The sisters chanted the Magnificat from the other side of the grille.
“My soul proclaims the greatness of the Lord”.
Yes, my spirit was rejoicing in God my Savior as I glanced down for the hundredth time at the delicate diamond and saphire ring glittering on my finger.
He had drawn out a little white box halfway through the third psalm, opened it, and whispered his proposal. When he continued to hold the box in the same manner after I had already whispered “yes”, I touched it and mumbled something about it being adequately pretty. Still no movement. After another whole second, I outright asked if I could put it on. He gave me the box and I put on the ring. Prayers continued as we smiled brightly under our masks.
The ring was indeed very pretty, matched very well to my tastes. I had been asked for and furnished a few selection tips after he had discovered how vast is the world of engagement ring possibilities a month or two before he planned to propose. He researched and found a ring that met my every stated preference. I was shocked how big the little diamond was, the largest that can be called “small”. I had been quite explicit on this point as both my inner raccoon, drawn irresistibly to shiny things, and my inner St Francis, madly courting Lady Poverty, both preferred a small diamond, although not for the same reason.
The ring was too pretty. I really did not know how to process it. I am sure he spent more than I could even fathom being allowable, although many would probably call it quite reasonable - he did - just as they would not hesitate to call my gigantic diamond small. Since the day that he had brought up engagement rings, okay maybe a little before that day, I had been actively wrestling with a million cultural expectations I had gathered like flowers from my girlhood and a conflicting desire to live monastically with simplicity and without luxury. Could I really wear a real diamond ring? And wear it everyday, not just special occasions, even while attending to messy menial tasks at home and at work?
I was so perplexed I shared my concerns with a dear friend who was well acquainted with the enduring influence of years of mendicant religious life. Her comforting reply (which I am presuming her permission to quote here anonymously):
“God made the world good. Creation is good! You can celebrate it BIG in your newfound love”
At this same time, I began to prayerfully reflect on why the ring troubled me and what it represented. Until the day of my engagement, I wore a ring that my mom bought for me when I was 12 years old to promise chastity. After over 20 years it was formed to my finger, comfortable and easy. But how many times had I nearly lost that ring! I broke it once. How often was the cute teddy bear design clogged with grime from this or that dirty task. How imperfectly had I sometimes practiced that too little understood promise of chastity. It was not until religious life, which required me to take the cherished ring off and each day anew tuck it securely in a pocket, that I truly learned to value it and, even more so, the lovely virtue it represented.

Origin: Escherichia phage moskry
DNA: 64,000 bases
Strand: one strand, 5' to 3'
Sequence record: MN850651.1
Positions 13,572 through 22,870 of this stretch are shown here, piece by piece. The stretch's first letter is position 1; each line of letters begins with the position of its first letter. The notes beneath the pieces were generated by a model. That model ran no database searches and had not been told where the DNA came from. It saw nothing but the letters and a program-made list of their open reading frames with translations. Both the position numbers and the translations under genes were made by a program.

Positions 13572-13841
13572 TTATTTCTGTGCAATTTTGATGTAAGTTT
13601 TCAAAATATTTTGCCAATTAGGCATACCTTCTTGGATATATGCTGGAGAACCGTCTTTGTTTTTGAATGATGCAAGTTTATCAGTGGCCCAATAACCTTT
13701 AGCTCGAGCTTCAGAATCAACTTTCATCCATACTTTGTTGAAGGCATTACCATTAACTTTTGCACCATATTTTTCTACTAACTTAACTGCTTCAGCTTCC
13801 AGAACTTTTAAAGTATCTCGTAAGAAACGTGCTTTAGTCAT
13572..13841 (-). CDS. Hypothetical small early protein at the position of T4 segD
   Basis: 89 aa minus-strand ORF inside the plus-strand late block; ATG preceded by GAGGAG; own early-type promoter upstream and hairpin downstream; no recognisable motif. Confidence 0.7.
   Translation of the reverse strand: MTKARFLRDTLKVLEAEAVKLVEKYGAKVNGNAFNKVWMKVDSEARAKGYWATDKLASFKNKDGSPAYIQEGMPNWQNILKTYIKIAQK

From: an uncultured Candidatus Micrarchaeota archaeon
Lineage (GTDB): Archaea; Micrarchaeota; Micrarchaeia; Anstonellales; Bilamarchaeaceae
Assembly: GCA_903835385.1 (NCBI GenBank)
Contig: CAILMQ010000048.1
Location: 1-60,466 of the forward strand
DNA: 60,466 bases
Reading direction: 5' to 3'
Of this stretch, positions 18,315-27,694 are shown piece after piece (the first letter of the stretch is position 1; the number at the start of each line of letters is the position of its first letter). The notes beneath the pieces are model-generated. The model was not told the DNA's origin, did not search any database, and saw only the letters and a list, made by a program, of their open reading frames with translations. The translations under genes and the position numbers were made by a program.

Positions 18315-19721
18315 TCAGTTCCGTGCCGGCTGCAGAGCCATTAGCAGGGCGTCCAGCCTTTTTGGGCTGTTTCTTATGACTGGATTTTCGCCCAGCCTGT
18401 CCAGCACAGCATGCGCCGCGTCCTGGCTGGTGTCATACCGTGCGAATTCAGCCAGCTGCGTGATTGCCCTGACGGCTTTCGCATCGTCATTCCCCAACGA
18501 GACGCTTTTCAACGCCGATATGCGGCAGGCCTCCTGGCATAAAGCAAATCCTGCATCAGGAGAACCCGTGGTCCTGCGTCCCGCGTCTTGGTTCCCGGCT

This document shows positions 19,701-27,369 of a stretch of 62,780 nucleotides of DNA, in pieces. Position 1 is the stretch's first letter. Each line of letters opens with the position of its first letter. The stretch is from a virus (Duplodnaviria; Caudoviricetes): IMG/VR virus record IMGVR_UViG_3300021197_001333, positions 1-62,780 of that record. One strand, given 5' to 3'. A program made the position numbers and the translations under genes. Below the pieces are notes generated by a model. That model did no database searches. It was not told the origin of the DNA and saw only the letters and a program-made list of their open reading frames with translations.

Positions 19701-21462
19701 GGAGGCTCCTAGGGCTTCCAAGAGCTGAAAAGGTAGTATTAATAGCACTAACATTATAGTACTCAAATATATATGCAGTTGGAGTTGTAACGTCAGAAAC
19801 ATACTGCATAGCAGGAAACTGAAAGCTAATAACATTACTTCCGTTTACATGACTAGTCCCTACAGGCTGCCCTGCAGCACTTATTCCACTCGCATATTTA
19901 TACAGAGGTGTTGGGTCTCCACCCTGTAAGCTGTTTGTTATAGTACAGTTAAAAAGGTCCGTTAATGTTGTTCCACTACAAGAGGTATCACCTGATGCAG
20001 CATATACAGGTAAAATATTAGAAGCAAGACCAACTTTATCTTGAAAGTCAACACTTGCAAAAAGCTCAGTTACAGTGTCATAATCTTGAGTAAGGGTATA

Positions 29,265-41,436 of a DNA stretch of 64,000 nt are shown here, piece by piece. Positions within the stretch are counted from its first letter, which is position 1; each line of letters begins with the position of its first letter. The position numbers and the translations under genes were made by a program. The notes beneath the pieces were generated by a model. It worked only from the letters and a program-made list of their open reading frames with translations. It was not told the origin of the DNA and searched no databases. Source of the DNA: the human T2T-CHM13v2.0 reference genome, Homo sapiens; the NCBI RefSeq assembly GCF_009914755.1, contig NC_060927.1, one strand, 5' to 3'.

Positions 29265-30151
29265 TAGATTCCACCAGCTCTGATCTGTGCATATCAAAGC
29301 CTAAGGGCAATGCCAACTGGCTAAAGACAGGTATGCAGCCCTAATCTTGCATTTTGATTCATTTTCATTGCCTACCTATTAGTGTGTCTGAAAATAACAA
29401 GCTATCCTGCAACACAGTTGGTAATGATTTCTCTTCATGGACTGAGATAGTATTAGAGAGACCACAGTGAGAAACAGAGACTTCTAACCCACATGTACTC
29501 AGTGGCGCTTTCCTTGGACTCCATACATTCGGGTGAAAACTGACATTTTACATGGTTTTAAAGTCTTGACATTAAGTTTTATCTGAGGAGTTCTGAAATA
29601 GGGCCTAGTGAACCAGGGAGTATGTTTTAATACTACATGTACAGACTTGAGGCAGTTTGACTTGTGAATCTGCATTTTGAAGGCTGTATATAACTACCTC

In those first days of engagement, blissful as I felt, I missed that easy ring when the new one, slightly loose, and much taller irritated my finger and weighed on my mind as I went about my tasks. Then, in the chapel at work one morning, it occurred to me: yes, the ring is valuable. The ring does require mindfulness. So also does the relationship it represents.
Not only does my engagement ring signal to others that my heart is given to another, but also the carefulness it requires, the beautiful glittering in the light that still makes me beam as I look into the stone for the hundred thousandth time and the awareness that it was dearly purchased all remind me never to take the happy reality of my future husband for granted.
Could the money have been better spent? Given to the poor? Sure, it could have. But asking that reminds me that in the Gospel it was the betrayer, and thief, who posed such a question when Jesus was given a lavish and impractical gift of love. Furthermore, there is no lack of Scriptural evidence to illustrate that marriage is a noble reality prompting wonders of God's lavish generosity: Six large jugs of water miraculously turned to wine after a lot of wine had already been consumed and run out! The Song of Songs. The wedding feast of the Lamb. The creation of man and woman in God’s image and likeness. The fidelity of the Lord despite Israel’s repeated infidelity. The crucifixion.
I hope my friend will indulge me, as I let her write the conclusion by copying and pasting once more from her email:
"Marriage and family relationships are a sure road to sanctity in His grace…Let's allow the Lord to walk with us and transform us day by day, especially through the difficulties. Whether in a cloister or in marriage (or any state--just belonging to God), we are signing up for a lifetime of self-denial, love of God and love of neighbor…. I am so happy you have embraced the gift of matrimony!"
I am so very happy too and grateful to get to wear the pretty (now properly sized) ring from my future husband that symbolizes such a wonderful gift from God, every day until death do us part.